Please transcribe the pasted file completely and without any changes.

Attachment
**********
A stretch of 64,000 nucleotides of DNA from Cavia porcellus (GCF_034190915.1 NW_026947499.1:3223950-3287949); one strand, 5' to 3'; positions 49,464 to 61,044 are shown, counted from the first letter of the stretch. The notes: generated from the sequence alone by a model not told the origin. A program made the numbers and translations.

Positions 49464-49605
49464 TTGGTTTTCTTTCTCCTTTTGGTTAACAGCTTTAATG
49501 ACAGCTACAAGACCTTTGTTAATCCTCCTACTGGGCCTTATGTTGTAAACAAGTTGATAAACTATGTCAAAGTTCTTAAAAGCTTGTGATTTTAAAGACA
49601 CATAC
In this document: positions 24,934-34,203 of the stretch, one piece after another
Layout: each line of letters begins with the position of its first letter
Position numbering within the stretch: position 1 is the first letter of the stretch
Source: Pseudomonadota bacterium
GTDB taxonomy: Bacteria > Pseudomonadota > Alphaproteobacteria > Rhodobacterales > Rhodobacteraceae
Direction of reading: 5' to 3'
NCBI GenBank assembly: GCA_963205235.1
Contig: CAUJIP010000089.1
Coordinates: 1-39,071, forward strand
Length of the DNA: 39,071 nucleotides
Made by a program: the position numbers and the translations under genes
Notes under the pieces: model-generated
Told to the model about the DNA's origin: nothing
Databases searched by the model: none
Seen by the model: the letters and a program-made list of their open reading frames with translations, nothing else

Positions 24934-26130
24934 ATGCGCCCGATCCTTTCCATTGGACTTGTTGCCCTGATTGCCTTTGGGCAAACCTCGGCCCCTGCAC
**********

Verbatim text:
A stretch of 64,000 nucleotides of DNA from Cavia porcellus (GCF_034190915.1 NW_026947499.1:3223950-3287949); one strand, 5' to 3'; positions 49,464 to 61,044 are shown, counted from the first letter of the stretch. The notes: generated from the sequence alone by a model not told the origin. A program made the numbers and translations.

Positions 49464-49605
49464 TTGGTTTTCTTTCTCCTTTTGGTTAACAGCTTTAATG
49501 ACAGCTACAAGACCTTTGTTAATCCTCCTACTGGGCCTTATGTTGTAAACAAGTTGATAAACTATGTCAAAGTTCTTAAAAGCTTGTGATTTTAAAGACA
49601 CATAC
In this document: positions 24,934-34,203 of the stretch, one piece after another
Layout: each line of letters begins with the position of its first letter
Position numbering within the stretch: position 1 is the first letter of the stretch
Source: Pseudomonadota bacterium
GTDB taxonomy: Bacteria > Pseudomonadota > Alphaproteobacteria > Rhodobacterales > Rhodobacteraceae
Direction of reading: 5' to 3'
NCBI GenBank assembly: GCA_963205235.1
Contig: CAUJIP010000089.1
Coordinates: 1-39,071, forward strand
Length of the DNA: 39,071 nucleotides
Made by a program: the position numbers and the translations under genes
Notes under the pieces: model-generated
Told to the model about the DNA's origin: nothing
Databases searched by the model: none
Seen by the model: the letters and a program-made list of their open reading frames with translations, nothing else

Positions 24934-26130
24934 ATGCGCCCGATCCTTTCCATTGGACTTGTTGCCCTGATTGCCTTTGGGCAAACCTCGGCCCCTGCAC